ProSoundWeb Community

Please login or register.

Login with username, password and session length
Advanced search  

Pages: 1 [2] 3 4 ... 9   Go Down

Author Topic: LR-4 crossover still allows lows in tweeter. Cap on negative output of tweeter?  (Read 11098 times)

Jeff Schoonover1

  • Full Member
  • ***
  • Offline Offline
  • Posts: 127

Jeff, if I'm understanding the switch, it allows you to biamp the speaker system and by-pass the internal passive cross-over. 
Yes.
If this the case, the suggested cap is there to keep DC voltage (and some LF) out of the HF driver/horn to protect the speaker system (a 6 db/octave high-pass filter).  EV did this on their bi-amp only X-array products.  I'll tell you it saved more than one driver in my system.
Makes sense, so I'll just leave that in place.  It's a high value because it is just for safety, to keep DC or VLF weirdness out, not to shape the sound.  Got it.
As Ivan stated, if this is added to the existing passive cross-over it will add another pole to the filter and change how the cross-over filters work.  And, as Chris said, it IS NOT needed if the passive cross-over is wired & working correctly.
so to do it 'correctly,' I'd need to add another inductor as well and make it a 6th order LR.  But yes, point taken.  If it was wired right it should already work fine without adding another filter.
Logged

Scott Holtzman

  • Hero Member
  • *****
  • Offline Offline
  • Posts: 5590
  • Ghost AV - Avon Lake, OH
    • Ghost Audio Visual Systems, LLC

Yes.Makes sense, so I'll just leave that in place.  It's a high value because it is just for safety, to keep DC or VLF weirdness out, not to shape the sound.  Got it.so to do it 'correctly,' I'd need to add another inductor as well and make it a 6th order LR.  But yes, point taken.  If it was wired right it should already work fine without adding another filter.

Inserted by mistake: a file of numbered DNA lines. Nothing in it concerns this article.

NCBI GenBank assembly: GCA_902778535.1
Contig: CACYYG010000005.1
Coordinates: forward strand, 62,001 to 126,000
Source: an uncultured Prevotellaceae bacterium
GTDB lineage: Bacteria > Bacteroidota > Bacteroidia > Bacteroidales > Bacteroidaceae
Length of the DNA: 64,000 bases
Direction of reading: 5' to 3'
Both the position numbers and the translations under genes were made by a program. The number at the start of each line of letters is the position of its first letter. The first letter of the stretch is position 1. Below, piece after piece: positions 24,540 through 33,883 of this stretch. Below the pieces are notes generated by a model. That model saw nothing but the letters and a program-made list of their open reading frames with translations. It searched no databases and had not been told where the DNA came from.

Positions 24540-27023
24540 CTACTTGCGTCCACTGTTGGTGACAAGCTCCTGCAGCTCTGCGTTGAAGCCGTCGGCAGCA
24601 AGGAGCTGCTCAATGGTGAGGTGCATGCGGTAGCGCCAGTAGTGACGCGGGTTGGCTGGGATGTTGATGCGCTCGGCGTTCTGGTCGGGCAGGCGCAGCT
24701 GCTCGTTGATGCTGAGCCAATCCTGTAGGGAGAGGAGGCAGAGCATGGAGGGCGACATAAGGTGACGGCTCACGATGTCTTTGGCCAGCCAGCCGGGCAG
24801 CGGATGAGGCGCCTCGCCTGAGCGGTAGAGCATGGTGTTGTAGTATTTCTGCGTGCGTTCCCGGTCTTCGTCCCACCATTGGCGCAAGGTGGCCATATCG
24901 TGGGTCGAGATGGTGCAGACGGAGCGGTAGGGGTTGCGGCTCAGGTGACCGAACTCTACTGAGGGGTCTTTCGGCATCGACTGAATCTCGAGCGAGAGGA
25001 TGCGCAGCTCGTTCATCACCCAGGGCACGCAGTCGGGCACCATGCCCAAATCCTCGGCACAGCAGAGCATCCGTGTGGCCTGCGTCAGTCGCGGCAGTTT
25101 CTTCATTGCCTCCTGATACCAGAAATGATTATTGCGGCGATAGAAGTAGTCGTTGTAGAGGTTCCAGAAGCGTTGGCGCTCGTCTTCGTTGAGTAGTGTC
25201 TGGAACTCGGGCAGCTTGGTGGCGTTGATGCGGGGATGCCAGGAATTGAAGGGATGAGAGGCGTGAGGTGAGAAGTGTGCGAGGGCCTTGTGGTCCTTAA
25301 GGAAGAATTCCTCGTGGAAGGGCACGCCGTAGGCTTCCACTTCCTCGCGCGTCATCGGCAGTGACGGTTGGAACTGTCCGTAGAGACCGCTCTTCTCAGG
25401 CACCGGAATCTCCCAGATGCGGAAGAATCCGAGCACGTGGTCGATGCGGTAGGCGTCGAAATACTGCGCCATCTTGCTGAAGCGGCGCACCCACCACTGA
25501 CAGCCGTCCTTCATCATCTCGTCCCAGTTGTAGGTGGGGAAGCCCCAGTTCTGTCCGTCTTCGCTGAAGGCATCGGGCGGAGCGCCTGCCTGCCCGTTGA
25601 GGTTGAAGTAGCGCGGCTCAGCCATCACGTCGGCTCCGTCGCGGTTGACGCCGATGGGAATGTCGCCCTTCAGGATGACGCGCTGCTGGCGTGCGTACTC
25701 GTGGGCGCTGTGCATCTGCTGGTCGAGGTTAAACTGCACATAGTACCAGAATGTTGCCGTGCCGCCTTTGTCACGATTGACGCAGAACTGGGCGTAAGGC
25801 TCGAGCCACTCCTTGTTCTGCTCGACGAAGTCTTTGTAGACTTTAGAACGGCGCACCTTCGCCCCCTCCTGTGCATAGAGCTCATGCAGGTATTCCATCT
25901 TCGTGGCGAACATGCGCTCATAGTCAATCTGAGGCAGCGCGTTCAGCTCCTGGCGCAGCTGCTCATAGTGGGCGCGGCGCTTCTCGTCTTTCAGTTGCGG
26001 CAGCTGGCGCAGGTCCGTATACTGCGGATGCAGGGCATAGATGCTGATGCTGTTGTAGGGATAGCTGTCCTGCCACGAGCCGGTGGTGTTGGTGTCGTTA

The additional pole will cause another "trip around the phase wheel" and the associated delay added to the total network delay. 
Logged
Scott AKA "Skyking" Holtzman
River Delta Audio is now:

Ghost Audio Visual Solutions, LLC
Cleveland OH
www.ghostav.rocks

David Morison

  • SR Forums
  • Hero Member
  • *
  • Offline Offline
  • Posts: 628
  • Aberdeen, Scotland

Jeff, the component values in that table look a lot like they've come out of a generic calculator, would that be right?

<EDIT> I just googled "LR crossover calculator" and took the first result, and it gave me exactly the diagram you've posted - so I guess that answers that.

So, they definitely do not take account of the fact that the impedance of the driver is not a constant 16Ω at all frequencies.

Passive Crossovers work by interacting with the driver's impedance, so if the driver impedance is not flat at 16Ω then the attenuation will not be the expected 24dB/oct.

Specifically, the higher the driver impedance, the less the attenuation from a given passive filter.

So, looking at the impedance curve on the spec sheet for the 2426 (copy below), there's a big (as in 4 times the nominal) impedance peak around 420Hz and a smaller one at ~1k2 ish. (The exact frequency and height of these peaks will vary depending on what horn you have it on, so you do need to take an impedance sweep of your driver & horn combination before starting to work out component values.)

Having a bunch more 400-odd Hz content than you expected hitting your driver could very easily cause the observed increase in distortion/noise, IMO.

One way to flatten those impedance peaks is to use what's called a Series Notch Filter. I know some sites suggest that with higher order crossovers there's less need for these, but if the impedance peaks are as high on your horn as the spec sheet shows, I'd seriously consider one.

HTH,
David.
Logged

Jeff Schoonover1

  • Full Member
  • ***
  • Offline Offline
  • Posts: 127

So - you guys were right, it was a wiring issue.  The crossover now works as designed.  There is no rattle or distortion.
Logged

Jeff Schoonover1

  • Full Member
  • ***
  • Offline Offline
  • Posts: 127

Jeff, the component values in that table look a lot like they've come out of a generic calculator, would that be right?

<EDIT> I just googled "LR crossover calculator" and took the first result, and it gave me exactly the diagram you've posted - so I guess that answers that.

So, they definitely do not take account of the fact that the impedance of the driver is not a constant 16Ω at all frequencies.

Passive Crossovers work by interacting with the driver's impedance, so if the driver impedance is not flat at 16Ω then the attenuation will not be the expected 24dB/oct.

Specifically, the higher the driver impedance, the less the attenuation from a given passive filter.